The city's high ranking also reflects Charlotte's large geographic size and its ability to annex wealthy suburbs -- a power many larger cities don't have, said Tony Crumbley, vice president of research for the Charlotte Chamber. In addition, Charlotte's urban core is still relatively affluent, thanks to neighborhoods such as Dilworth and Myers Park.

While Charlotte ranked eighth, Mecklenburg County did not fare as well, coming in at 79th. Economists attributed the county's lower ranking to the fact that Mecklenburg was competing against geographically smaller counties, such as Somerset, N.J., and Fairfax, Va., which have become wealthy enclaves of larger cities such as New York and Washington.

The survey also showed that Charlotte had the nation's seventh-highest percentage of college graduates in 2002, tied with Minneapolis. Raleigh ranked second behind Seattle.

Such demographics have helped Charlotte and Raleigh lure a growing number of high-end retailers, said Jennifer Stanton, a real estate analyst who helped lure Nordstrom to the SouthPark mall. "It says something to them about the character and culture of a city that they are attracting a higher and higher income," said Stanton.

Of course, being ranked as one of the nation's higher-income cities can have its disadvantages. While some employers may be attracted by an affluent work force, others could be scared away.

Overall, however, economists viewed the income numbers as good news for the Charlotte region.

"It's an affluent city that works," said Connaughton. "Obviously there is income disparity, but what this is saying is there is a lot of opportunity here."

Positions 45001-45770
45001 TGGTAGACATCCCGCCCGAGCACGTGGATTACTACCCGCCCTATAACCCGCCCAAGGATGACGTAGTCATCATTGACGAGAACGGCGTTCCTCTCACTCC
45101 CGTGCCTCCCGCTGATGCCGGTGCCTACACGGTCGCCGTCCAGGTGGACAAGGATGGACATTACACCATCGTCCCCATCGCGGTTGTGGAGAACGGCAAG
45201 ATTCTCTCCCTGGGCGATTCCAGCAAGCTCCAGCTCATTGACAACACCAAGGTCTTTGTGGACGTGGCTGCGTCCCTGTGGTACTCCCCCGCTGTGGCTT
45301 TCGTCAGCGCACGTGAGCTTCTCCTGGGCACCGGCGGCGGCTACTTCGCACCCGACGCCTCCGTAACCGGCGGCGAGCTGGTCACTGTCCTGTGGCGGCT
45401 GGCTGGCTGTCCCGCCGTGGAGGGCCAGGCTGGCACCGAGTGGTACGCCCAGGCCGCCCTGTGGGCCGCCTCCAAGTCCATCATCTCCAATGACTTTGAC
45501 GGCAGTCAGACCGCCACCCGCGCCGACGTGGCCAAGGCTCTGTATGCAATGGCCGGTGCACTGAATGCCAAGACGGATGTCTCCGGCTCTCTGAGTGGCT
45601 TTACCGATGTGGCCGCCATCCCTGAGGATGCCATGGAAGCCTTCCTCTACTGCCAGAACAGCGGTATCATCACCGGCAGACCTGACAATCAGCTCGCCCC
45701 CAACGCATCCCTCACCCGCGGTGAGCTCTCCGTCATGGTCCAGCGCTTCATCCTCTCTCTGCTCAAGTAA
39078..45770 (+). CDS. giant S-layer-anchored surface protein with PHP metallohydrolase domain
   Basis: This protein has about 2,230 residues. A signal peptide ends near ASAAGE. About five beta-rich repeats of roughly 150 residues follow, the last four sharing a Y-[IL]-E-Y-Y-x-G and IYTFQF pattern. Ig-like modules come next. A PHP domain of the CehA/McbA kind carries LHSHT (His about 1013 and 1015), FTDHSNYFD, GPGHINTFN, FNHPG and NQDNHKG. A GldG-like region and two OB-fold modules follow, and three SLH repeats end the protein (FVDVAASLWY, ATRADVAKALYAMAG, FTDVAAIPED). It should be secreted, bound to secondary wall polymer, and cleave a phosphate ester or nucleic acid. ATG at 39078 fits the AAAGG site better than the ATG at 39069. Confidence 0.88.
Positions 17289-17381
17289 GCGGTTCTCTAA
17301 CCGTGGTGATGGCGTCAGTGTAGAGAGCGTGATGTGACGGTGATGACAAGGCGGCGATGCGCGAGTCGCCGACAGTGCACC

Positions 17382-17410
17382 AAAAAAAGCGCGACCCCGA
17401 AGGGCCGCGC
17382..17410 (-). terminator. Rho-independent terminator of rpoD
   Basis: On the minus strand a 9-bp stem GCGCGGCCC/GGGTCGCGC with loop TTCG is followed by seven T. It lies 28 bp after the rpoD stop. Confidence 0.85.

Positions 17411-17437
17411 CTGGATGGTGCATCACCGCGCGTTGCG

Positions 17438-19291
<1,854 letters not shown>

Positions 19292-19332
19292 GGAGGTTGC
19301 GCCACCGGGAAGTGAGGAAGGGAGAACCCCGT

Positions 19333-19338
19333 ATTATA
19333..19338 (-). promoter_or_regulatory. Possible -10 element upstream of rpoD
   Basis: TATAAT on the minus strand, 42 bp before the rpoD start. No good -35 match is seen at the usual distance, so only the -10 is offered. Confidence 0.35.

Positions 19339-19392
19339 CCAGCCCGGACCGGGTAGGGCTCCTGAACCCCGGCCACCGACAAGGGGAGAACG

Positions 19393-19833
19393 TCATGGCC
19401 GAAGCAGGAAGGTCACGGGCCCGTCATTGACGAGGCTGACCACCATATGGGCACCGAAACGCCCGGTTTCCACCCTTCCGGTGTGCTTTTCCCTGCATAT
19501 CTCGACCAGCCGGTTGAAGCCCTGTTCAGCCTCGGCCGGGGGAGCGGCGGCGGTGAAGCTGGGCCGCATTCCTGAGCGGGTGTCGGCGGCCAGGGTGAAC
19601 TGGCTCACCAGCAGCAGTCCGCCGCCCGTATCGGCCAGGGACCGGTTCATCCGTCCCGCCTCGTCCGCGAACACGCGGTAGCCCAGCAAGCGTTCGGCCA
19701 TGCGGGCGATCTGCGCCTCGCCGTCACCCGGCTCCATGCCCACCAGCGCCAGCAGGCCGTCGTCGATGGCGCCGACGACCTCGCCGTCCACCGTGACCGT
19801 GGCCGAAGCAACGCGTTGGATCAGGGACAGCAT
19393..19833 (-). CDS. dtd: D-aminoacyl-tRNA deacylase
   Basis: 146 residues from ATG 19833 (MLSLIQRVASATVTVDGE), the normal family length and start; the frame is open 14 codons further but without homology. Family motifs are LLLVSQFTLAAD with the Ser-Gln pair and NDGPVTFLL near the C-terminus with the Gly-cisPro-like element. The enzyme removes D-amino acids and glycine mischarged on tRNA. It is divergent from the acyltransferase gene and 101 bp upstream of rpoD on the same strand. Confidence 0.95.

The survey showed that the percentage of people living in poverty in Charlotte has remained essentially flat since 2000 at 10.7 percent, even as the Charlotte region has shed thousands of manufacturing jobs.

"We have to be very careful with these numbers," said Michael Almond, president of the Charlotte Regional Partnership, which promotes economic development in 16 counties around Charlotte. "We have to consider that even in the city and the county of Mecklenburg, the vast majority of people don't fall into that (high-income) category. We still have a lot of work to do."

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Great for NC !

Believe me, a whole lot of places around the South would consider a poverty rate of just 10% wonderful. As of 1997, Shelby County (Birmingham suburbs) was the only county in Alabama with single-digit poverty rate. According to a 2002 estimate, Shelby County leads AL counties by a huge margin with a median household income of $64,105:


On the other end of the spectrum, Greene County, AL (part of metro Tuscaloosa) has a poverty rate of 45.6% :


FWIW, here's some income info for northern Tuscaloosa, which includes both the most upscale subdivisions in town and the county's largest trailer park: